Kansas City, Houston battle to ugly 0-0 draw in MLS Eastern Conference finals’ first leg
Three thoughts on Saturday’s rugged 0-0 draw between the Houston Dynamo and visiting Sporting Kansas City in the first leg of the MLS Eastern Conference finals.
Ugly was inevitable – Considering the fatigue both squads were facing (especially Houston) — not to mention the recent history between the clubs and what looked like a choppy field at BBVA Compass Stadium – Saturday’s opener never was going to be a thing of beauty. It certainly wasn’t worthy of the platform afforded by NBC’s national network broadcast.
The Dynamo (16-11-11) were playing their fourth postseason game in just 10 days (the same portion of the playoff schedule took 12 days in 2012) and, like SKC (18-11-8), they played 120 minutes in the quarterfinal deciders on Wednesday night.
Houston coach Dom Kinnear admitted his players were worn out after eliminating the New York Red Bulls. “But credit to guys for sticking with it and taking advantage of our opportunities when they came up,” he told reporters.
Simple survival was the goal on Saturday, and the Dynamo managed it despite significant adversity. Both teams are saddled with inconsistent attacks and pushing forward with tired legs, thereby risking a first-leg deficit, wasn’t going to appeal to either coach. The fact that neither team shies away from the game’s more combative aspects simply added to the quagmire. Houston and KC managed just three goals combined in their three regular season meetings this year. It’s no surprise that Saturday’s slugfest ended scoreless.
Sporting got the breaks – KC was going to need a bit of good fortune to end its Houston hex, and it got plenty on Saturday. Dynamo left back Corey Ashe, an All-Star who’s a key element in the attack, was suspended. Midfield engine Ricardo Clark then left the game in the 26th minute with a sprained left MCL, forcing Kinnear to juggle the alignment of his front six.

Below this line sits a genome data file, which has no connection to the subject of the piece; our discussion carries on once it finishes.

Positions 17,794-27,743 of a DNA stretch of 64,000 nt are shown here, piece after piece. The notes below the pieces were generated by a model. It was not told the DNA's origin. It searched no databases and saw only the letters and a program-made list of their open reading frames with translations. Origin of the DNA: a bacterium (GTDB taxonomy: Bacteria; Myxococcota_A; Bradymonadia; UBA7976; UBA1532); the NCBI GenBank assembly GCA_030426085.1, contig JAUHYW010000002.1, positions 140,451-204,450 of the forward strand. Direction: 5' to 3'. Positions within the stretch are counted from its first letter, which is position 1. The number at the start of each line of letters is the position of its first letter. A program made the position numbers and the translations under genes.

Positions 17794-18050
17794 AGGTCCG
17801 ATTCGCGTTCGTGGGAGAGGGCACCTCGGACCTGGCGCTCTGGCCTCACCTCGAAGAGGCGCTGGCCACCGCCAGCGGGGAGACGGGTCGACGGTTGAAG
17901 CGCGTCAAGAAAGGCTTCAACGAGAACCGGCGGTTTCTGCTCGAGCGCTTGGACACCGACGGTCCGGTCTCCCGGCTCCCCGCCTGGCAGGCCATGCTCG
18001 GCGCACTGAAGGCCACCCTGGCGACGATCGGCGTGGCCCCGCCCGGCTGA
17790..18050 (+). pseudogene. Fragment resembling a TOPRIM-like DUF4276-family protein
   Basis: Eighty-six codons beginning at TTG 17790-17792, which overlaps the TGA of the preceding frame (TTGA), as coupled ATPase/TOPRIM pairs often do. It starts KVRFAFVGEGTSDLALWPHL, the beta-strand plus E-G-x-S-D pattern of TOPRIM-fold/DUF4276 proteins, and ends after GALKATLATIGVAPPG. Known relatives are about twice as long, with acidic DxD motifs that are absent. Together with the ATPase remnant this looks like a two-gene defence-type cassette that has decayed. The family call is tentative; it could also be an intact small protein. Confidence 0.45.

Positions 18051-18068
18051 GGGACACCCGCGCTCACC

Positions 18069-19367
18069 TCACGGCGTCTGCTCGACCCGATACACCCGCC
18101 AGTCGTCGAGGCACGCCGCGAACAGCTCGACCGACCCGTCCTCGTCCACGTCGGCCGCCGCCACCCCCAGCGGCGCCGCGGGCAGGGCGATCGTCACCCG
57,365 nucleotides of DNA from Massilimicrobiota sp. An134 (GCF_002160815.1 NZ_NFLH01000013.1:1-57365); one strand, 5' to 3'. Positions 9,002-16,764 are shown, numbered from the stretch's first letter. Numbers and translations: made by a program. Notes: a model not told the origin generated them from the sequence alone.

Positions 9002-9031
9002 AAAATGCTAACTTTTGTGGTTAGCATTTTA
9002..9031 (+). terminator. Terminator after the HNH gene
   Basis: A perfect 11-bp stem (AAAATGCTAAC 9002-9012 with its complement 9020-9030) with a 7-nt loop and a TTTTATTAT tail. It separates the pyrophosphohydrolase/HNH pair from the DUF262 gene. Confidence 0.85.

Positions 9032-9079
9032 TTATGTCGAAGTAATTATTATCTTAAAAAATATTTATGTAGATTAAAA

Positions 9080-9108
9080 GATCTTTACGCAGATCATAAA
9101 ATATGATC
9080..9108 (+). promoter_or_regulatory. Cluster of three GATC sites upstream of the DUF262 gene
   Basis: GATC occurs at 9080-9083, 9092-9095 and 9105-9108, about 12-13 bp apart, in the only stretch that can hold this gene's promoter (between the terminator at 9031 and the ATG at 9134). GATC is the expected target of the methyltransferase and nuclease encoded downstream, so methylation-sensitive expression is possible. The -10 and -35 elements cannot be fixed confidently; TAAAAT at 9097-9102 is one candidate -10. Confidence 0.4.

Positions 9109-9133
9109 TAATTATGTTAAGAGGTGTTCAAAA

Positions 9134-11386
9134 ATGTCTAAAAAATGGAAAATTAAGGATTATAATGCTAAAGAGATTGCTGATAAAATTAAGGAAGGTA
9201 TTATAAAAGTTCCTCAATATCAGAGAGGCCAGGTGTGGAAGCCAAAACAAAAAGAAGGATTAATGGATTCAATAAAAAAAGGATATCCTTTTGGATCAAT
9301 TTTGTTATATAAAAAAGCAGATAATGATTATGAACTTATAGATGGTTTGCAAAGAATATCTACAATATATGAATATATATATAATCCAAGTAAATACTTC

Houston could have been in the lead by then. Defender Kofi Sarkodie executed a nice give-and-go with Omar Cummings in the 17th minute and beat KC goalkeeper Jimmy Nielsen with a low shot from the right. The whistle blew for offside. It was close. If Sarkodie indeed was off, it was by inches as defender Matt Besler shuffled his left leg forward. (Even if the call was correct, FIFA should consider promoting attacking soccer and easing the burden on officials by requiring the linesman to see daylight between a defender and the attacker before raising the flag).
Here’s a GIF of the play, via SB Nation:
In the 72nd, Sporting got the referee’s benefit of the doubt again as defender Aurélien Collin stepped on Cam Weaver’s foot inside the SKC penalty area. The substitute forward went down but the play went unpunished.
Sporting had one golden scoring chance, a 15th minute look from Jacob Peterson that was scuffed, but Houston arguably had the better of the play overall. SKC never found a rhythm and the fact that the tired Dynamo seemed to summon some momentum over the final 20 minutes emphasizes how fortunate the visitors are to be heading back to Kansas City at 0-0.
Now, we wait – Thanks to the upcoming FIFA international date, both teams now will get plenty of rest (except for the likes of Graham Zusi and Brad Davis if they’re called up by U.S. coach Jurgen Klinsmann). The conference finals’ second leg at Sporting Park won’t be played until Nov. 23. Momentum won’t matter and KC will like its chances. Coach Peter Vermes’ side appears healthier and will enjoy the atmosphere at its sold-out stadium. SKC also knows that a victory will ensure that it hosts the MLS Cup final.
But Houston knows it can win under those conditions. It beat Kansas City, 2-0, at the same stage two years ago after losing Davis to an early injury.
“We’re a good group with our back against the wall,” veteran Dynamo defender Bobby Boswell said this week. “It’s unfortunate some of the situations we put ourselves in, but at the same time, that’s when we seem to thrive the most.”
Saturday’s game merely set the stage. Thankfully, it’s the Nov. 23 decider that will be remembered.